The Mexican Ambassador (Téllez) to the Acting Secretary of State


Mr. Under Secretary: In confirmation of what I communicated by telephone to Mr. Herschel V. Johnson, Chief of the Division of Mexican Affairs in the Department of State, I have the honor to advise Your Excellency that Mr. Adolfo G. Domínguez, Vice Consul of Mexico at Chicago, Illinois, who in the absence of the regular incumbent is in charge of the Mexican Consulate in that city, has been the victim of an outrage, to which I refrain from giving a name, on the part of the Municipal Judge, Mr. Thomas Green, in the course of a hearing which was being held in the Municipal Court of South Chicago, at which hearing Mr. Domínguez was present, in pursuance of his consular duties, as a case was being heard before the Court, on that occasion, in which various Mexican citizens were concerned.

According to the reports which have been received at the Embassy up to the present, what occurred was the following: When Judge Green learned that Vice Consul Domínguez was present, he expressed himself in terms of sharp criticism of Mexico and the work of the Mexican Consulate at Chicago; the Vice Consul, Mr. Domínguez, requested the Judge, with all courtesy, to be permitted to make some explanations in the specific case before the Court, but the Judge, far from granting the request addressed to him by the said Vice Consul, answered him, angrily and without any respect towards the Consular office which he holds: “Shut up!”, adding that if he did not leave the Court room immediately he would have him arrested. And in fact that is what he did, for he gave orders that the Vice Consul should be arrested and taken to the police station, from which place he was taken to the Municipal Jail.

Judge Green, furthermore, pronounced a sentence against Vice Consul Domínguez, whereby he attempts to condemn him to six months’ imprisonment.

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Such is the gravity of the facts that the simple exposition of the same is more than sufficient to prove conclusively the outrage of which a Consular Agent of the Government of Mexico has been made the victim, precisely in carrying out his official duties.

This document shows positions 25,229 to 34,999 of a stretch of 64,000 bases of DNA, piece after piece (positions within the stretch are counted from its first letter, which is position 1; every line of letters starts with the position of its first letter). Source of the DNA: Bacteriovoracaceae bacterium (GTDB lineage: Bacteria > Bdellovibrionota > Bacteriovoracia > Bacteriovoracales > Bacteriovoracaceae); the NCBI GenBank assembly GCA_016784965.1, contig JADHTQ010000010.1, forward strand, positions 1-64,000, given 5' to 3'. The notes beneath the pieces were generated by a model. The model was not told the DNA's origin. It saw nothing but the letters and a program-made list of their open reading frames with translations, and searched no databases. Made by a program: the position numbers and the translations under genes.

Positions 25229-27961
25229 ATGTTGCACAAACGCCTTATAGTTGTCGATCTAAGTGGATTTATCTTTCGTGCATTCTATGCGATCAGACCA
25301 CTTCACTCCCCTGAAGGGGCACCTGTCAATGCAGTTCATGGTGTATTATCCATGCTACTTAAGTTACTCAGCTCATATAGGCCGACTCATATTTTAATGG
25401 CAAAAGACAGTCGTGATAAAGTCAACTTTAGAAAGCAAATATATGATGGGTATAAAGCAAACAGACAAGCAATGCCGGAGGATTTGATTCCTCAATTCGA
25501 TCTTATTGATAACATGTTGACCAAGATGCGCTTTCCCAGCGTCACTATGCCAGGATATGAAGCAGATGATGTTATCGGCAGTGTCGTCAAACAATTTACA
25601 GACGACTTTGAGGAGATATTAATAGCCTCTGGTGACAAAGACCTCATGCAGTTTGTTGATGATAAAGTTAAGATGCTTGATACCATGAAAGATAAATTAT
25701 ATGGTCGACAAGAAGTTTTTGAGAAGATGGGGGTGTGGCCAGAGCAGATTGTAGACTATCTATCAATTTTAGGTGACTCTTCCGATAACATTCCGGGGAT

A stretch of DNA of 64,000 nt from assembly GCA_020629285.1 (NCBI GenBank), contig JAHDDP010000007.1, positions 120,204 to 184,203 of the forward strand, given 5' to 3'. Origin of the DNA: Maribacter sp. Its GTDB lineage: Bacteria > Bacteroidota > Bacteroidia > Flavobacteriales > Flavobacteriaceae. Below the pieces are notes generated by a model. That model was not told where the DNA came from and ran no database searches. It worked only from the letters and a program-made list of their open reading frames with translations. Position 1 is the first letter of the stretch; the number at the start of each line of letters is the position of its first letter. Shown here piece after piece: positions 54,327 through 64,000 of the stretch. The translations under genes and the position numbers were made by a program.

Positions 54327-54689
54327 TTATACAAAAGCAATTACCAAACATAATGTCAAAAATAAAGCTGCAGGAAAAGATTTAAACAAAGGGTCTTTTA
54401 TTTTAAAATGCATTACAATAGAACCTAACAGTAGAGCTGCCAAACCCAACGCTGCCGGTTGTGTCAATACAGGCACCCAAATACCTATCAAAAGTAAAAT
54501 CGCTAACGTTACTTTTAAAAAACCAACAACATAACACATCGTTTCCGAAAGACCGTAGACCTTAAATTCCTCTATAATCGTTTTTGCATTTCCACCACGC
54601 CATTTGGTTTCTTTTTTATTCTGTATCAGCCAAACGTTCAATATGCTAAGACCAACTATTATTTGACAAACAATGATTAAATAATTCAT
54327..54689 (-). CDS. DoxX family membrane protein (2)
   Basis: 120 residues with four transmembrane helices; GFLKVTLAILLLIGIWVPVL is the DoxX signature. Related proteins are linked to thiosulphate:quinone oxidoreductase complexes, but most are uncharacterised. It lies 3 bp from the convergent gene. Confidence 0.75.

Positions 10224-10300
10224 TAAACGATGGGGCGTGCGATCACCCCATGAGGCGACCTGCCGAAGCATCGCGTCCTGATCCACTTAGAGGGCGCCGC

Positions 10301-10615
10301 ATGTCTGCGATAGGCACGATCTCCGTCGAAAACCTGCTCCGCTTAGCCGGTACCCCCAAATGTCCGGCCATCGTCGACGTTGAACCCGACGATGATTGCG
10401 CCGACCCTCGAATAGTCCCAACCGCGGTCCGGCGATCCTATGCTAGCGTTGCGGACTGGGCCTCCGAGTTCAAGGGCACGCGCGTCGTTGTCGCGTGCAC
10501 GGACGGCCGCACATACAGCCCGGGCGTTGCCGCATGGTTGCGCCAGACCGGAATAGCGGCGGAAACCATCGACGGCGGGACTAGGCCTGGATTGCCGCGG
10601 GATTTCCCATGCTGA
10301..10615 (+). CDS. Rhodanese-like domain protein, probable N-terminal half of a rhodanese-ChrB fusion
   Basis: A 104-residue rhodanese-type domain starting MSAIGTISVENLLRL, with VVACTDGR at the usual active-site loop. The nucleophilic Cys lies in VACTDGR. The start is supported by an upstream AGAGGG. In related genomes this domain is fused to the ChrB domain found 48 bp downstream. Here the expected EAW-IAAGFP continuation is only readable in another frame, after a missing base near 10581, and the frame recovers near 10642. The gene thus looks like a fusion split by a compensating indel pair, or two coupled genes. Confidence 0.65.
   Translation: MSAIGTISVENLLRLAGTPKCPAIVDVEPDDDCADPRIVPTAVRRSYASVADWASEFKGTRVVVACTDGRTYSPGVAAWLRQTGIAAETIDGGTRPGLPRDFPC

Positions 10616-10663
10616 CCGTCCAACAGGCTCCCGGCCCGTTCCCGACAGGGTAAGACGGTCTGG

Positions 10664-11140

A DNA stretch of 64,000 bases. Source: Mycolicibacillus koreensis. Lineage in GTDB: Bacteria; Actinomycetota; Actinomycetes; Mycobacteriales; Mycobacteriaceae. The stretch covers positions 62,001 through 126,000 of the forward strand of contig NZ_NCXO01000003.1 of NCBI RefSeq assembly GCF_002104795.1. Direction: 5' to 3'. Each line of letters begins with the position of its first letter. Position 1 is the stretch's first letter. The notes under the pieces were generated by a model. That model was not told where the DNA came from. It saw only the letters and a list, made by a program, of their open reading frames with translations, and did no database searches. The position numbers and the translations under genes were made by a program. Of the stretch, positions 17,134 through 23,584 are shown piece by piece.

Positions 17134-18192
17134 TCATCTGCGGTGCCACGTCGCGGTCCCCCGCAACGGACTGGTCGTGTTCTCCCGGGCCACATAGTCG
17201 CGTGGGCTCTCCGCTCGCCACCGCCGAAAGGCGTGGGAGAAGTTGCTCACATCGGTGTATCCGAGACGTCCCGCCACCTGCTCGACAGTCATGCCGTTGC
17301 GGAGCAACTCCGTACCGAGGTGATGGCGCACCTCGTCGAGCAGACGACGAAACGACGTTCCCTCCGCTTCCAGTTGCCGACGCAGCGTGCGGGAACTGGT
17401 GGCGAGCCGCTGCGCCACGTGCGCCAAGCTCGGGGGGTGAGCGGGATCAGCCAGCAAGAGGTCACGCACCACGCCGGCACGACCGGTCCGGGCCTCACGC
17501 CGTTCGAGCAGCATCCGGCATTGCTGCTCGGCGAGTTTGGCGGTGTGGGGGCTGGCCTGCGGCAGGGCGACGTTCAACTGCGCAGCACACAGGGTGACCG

My Government has been extremely surprised by the occurrence, which not only constitutes a flagrant violation of the most elementary juridical principles which protect Consular Agents and afford them assurances in the performance of their duties, but, furthermore, clearly indicates the slight guarantee on which a foreign consul can rely in carrying out the duty of protecting his nationals, since it is within the power of any irritable judge to prevent it by having him arrested.

My Government instructs me to protest energetically against the outrage of which Judge Green made the Vice Consul in charge, Mr. Domínguez, of our Consulate at Chicago, the victim, and at the same time, to request Your Excellency’s Government to take the necessary steps, with the urgency which the case warrants, that orders may be issued, both for the unconditional release of Mr. Domínguez and for the expunging from the records of the Court, by way of satisfaction, of the undeserved sentence pronounced against him.

My Government is confident that in view of the delicacy of the situation created by Judge Green Your Excellency’s Government will also deem it appropriate to take steps for the purpose of preventing the repetition of such incidents as the one which gives rise to the present representation, and to apply the sanctions which may be appropriate.

I avail myself [etc.]

Manuel C. Téllez